Inward remittances to South Asia increased by 5.2% to USD 147 billion in 2020, mostly to an increase in flows to Bangladesh and Pakistan. Remittances to India, by far the region's largest recipient country, declined by 0.2% in 2020, owing in part to a 17% drop in remittances from the United Arab Emirates, which was compensated by resilient flows from the United States and other host nations. Remittances to Pakistan increased by nearly 17%, with Saudi Arabia leading the way, followed by European Union countries and the UAE. In Bangladesh, remittances increased by 18.4% in 2020, while in Sri Lanka, remittances increased by 5.8%. India was the largest migrant sending-country with an estimated 17 million migrants, followed by Bangladesh with 7.4 million, Pakistan 6.3 million, and Nepal with 3.5 million (World Bank, Migration and Development Brief 34).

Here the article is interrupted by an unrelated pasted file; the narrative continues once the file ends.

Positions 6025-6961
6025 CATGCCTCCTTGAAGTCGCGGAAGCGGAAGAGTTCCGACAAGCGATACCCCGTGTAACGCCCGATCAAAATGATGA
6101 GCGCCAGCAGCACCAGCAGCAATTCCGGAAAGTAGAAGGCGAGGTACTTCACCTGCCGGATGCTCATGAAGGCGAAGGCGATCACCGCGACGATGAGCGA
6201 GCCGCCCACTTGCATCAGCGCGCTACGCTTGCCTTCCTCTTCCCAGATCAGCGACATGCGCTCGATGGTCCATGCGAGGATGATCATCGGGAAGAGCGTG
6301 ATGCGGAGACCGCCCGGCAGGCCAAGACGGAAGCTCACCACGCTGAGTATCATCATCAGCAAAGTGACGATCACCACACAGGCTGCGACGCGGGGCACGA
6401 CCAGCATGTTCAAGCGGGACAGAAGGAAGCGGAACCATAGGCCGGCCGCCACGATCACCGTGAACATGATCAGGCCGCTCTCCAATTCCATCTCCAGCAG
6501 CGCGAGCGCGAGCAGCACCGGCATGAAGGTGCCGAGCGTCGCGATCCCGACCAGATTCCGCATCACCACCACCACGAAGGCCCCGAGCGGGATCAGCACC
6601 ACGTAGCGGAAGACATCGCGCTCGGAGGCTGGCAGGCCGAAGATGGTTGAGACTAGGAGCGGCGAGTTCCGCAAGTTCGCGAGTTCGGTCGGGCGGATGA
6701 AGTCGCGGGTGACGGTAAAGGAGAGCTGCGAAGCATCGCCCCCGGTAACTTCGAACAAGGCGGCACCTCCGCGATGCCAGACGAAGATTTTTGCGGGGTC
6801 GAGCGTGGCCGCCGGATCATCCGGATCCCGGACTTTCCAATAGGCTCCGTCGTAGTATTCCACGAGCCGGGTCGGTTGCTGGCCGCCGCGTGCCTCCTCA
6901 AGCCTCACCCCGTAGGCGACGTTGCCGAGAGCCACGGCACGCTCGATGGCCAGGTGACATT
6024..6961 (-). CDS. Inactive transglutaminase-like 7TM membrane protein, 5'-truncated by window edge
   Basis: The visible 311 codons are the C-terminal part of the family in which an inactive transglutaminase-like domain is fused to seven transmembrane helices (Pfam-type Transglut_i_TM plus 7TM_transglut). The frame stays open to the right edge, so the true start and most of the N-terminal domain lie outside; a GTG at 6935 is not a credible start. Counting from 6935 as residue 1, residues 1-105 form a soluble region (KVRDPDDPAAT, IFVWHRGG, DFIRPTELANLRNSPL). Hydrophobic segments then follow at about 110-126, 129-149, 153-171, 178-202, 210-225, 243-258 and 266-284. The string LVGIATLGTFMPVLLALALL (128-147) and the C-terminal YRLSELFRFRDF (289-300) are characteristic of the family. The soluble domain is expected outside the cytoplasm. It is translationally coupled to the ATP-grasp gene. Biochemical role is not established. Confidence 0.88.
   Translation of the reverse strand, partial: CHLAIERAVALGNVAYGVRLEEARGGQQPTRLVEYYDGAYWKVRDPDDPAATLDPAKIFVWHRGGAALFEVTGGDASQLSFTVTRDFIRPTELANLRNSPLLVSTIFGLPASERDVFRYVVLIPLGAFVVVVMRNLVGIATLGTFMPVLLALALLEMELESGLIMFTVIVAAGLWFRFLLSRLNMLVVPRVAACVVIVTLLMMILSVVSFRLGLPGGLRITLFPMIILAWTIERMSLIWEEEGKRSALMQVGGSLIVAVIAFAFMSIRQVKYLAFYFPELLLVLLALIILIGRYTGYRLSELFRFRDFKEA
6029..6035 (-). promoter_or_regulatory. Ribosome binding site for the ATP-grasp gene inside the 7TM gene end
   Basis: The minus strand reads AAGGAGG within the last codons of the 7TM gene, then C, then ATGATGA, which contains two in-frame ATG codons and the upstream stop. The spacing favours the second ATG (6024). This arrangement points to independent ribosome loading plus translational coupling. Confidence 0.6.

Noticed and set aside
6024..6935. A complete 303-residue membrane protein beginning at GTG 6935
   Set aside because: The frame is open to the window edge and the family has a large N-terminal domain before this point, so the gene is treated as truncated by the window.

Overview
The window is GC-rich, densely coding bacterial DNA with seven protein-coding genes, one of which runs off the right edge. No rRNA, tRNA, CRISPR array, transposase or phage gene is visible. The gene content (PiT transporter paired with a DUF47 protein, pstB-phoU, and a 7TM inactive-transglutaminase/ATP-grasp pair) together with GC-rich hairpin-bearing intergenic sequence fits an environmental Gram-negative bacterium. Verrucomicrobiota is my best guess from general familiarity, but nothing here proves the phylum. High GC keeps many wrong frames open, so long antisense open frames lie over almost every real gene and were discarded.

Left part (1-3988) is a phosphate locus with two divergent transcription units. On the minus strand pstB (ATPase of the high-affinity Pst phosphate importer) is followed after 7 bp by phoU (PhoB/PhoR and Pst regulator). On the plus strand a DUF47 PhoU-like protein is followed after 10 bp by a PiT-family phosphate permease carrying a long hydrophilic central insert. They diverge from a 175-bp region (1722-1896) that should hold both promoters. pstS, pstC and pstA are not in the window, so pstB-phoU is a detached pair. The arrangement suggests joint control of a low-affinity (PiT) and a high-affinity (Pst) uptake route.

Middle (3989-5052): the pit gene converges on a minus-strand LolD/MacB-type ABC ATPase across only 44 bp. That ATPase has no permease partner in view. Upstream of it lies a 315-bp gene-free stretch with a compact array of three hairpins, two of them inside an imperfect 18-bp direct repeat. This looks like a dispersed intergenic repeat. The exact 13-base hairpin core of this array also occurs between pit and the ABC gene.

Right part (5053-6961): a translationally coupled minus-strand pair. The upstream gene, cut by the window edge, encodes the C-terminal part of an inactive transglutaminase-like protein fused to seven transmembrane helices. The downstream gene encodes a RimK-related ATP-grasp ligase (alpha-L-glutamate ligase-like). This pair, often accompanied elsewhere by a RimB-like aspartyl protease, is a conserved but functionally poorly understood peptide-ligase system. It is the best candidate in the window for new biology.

International migration is recognized as one of the most significant effects of globalization. The UN Department of Economic and Social Affairs (DESA), in its first major update since the onset of Covid-19 pandemic, has estimated that there are now 281 million international migrants worldwide—which is 4 out of every 100 people. While the total number of international migrants has increased since the last report in 2019, the growth rate of international migrants has slowed by 27% by mid-2020, resulting in an estimated two million fewer international migrants than predicted. A combination of transportation constraints and economic repercussions have left hundreds of thousands of people stranded. Out of 258 million international migrants worldwide, 41% (106 million) are born in Asia. According to the latest Migration and Development Brief, officially documented remittance flows to low- and middle-income countries totaled USD 540 billion in 2020, just 1.6% less than the amount of USD 548 billion in 2019. Fiscal stimulus resulting in better-than-expected economic conditions in host countries, a shift in flows from cash to digital and from informal to formal channels, and cyclical swings in oil prices and currency exchange rates are the key drivers of a steady influx.